Thin slices of monocrystalline silicon produced by sawing of an ingot. An ingot is a cylindrical monocrystal formed by pulling a seed crystal from a silicon melt. The industry wishes to use increasingly large ingots. Currently, the limit for commercially available ingots is a diameter of 300 mm, but the trend is to use 450 mm ingots. The slices or under 1 mm thick; the larger the diameter, the thicker the slices.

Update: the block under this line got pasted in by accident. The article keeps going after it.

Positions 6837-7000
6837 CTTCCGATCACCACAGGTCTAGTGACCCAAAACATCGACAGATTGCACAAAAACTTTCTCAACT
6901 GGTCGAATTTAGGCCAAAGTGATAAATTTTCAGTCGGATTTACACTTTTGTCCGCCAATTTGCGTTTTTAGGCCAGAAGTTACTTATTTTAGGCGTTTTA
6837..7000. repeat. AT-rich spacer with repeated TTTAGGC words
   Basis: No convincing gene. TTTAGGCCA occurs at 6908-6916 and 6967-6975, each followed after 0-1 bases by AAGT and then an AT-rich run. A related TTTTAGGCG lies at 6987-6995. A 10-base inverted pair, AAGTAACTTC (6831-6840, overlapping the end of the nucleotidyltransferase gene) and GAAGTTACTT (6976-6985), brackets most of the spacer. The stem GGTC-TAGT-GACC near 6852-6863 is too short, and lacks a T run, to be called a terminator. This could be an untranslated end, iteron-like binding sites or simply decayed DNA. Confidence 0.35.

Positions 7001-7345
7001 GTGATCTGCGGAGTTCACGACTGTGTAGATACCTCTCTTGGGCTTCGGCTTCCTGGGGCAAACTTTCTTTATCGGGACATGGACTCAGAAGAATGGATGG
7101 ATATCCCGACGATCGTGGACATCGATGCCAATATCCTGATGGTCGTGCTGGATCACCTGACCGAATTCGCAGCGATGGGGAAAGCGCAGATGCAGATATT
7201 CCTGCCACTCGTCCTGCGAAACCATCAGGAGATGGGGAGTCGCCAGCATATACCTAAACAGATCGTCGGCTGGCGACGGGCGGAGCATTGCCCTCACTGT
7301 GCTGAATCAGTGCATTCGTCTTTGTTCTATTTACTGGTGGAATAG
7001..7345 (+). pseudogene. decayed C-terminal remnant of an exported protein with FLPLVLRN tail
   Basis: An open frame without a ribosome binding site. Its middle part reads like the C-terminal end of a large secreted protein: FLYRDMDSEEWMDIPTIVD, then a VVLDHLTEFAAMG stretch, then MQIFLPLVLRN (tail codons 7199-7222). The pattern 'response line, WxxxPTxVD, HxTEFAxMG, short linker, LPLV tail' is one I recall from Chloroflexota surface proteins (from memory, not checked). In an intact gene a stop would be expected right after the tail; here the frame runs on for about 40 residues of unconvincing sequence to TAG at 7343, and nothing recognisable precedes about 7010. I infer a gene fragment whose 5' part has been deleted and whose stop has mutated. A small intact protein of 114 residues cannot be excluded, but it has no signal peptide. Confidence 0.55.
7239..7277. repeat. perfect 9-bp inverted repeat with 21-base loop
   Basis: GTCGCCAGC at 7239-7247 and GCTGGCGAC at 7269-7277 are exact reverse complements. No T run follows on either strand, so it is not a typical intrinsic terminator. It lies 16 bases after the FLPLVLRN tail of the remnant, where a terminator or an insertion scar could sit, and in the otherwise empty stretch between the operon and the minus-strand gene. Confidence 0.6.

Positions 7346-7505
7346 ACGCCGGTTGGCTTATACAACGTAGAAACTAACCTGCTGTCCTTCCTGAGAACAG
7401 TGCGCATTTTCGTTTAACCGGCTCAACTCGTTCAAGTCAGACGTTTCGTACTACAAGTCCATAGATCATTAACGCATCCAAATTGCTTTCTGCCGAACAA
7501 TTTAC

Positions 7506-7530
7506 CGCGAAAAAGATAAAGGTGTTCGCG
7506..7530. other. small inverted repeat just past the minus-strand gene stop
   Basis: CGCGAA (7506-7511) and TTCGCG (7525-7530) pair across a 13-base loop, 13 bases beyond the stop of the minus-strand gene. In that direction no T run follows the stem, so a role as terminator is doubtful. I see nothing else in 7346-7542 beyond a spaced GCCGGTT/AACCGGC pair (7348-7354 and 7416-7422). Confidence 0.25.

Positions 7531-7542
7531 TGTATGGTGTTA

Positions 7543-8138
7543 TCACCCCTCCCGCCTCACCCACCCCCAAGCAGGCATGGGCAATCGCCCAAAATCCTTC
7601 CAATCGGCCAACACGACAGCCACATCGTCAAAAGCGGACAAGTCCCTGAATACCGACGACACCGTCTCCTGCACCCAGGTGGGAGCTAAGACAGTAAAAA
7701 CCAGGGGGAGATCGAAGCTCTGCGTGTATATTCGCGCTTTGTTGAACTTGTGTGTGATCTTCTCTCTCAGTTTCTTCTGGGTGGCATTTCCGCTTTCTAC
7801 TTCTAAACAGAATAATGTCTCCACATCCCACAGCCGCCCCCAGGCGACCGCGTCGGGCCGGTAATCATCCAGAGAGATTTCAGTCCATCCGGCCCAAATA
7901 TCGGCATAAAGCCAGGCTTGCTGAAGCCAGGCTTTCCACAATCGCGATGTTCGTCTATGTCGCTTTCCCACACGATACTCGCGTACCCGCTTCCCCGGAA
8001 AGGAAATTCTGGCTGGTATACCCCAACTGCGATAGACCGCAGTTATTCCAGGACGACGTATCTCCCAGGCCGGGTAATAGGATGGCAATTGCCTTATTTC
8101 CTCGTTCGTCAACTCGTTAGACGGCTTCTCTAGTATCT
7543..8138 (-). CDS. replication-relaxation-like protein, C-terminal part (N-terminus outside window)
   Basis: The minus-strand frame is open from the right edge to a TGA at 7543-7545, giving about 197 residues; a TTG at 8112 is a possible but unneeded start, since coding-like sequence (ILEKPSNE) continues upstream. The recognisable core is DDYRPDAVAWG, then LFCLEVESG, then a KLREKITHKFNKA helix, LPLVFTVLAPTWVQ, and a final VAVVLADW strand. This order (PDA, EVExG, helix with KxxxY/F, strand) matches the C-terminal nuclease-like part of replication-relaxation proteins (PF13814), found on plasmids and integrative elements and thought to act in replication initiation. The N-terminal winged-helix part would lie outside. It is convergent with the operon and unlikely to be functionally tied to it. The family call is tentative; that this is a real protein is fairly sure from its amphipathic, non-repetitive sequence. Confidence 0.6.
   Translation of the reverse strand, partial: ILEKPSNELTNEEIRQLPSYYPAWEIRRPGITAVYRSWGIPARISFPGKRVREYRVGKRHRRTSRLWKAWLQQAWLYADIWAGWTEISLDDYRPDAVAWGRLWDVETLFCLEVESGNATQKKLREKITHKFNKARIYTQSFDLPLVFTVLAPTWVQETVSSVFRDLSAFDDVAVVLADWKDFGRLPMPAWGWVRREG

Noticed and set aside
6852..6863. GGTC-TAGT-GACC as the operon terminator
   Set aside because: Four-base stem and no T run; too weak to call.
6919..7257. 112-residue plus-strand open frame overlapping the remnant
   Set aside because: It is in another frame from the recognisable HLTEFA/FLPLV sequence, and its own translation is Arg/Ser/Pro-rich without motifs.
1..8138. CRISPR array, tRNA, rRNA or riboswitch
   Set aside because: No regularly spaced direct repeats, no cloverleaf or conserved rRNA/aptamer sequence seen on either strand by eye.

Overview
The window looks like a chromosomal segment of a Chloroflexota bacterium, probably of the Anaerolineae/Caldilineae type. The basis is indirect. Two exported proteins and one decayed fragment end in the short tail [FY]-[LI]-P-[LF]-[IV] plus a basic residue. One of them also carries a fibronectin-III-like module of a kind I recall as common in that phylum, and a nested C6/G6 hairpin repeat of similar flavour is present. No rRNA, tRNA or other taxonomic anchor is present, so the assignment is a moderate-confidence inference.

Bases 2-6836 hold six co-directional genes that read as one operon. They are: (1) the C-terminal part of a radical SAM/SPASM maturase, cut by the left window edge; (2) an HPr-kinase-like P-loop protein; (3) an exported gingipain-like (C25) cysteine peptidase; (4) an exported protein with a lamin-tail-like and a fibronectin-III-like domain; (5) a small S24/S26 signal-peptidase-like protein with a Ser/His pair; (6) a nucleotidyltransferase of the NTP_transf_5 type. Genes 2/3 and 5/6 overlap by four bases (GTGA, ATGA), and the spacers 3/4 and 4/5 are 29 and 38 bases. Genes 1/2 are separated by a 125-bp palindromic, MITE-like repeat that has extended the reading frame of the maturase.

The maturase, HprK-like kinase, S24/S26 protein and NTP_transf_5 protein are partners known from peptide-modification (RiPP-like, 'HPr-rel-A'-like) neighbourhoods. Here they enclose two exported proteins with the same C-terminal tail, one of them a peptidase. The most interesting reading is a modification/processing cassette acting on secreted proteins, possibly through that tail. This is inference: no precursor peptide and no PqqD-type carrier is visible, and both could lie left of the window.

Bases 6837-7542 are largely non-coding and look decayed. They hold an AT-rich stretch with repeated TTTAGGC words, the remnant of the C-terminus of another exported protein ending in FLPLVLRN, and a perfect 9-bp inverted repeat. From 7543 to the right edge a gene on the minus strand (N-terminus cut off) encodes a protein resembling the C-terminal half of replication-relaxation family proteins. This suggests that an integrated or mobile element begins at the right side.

Hundreds to thousands electronic circuits can be fabricated on one wafer. In uncut state, wafers are also used for photovoltaic panels. In semiconductor electronics, a modern silicon wafer is marked by a so-called “flat”, a small notch which specifies the crystal orientation and the doping. For plasma cleaning or plasma etching , stacks of wafers can be treated simultaneously in silica glass boats. gemeinsam behandelt werden.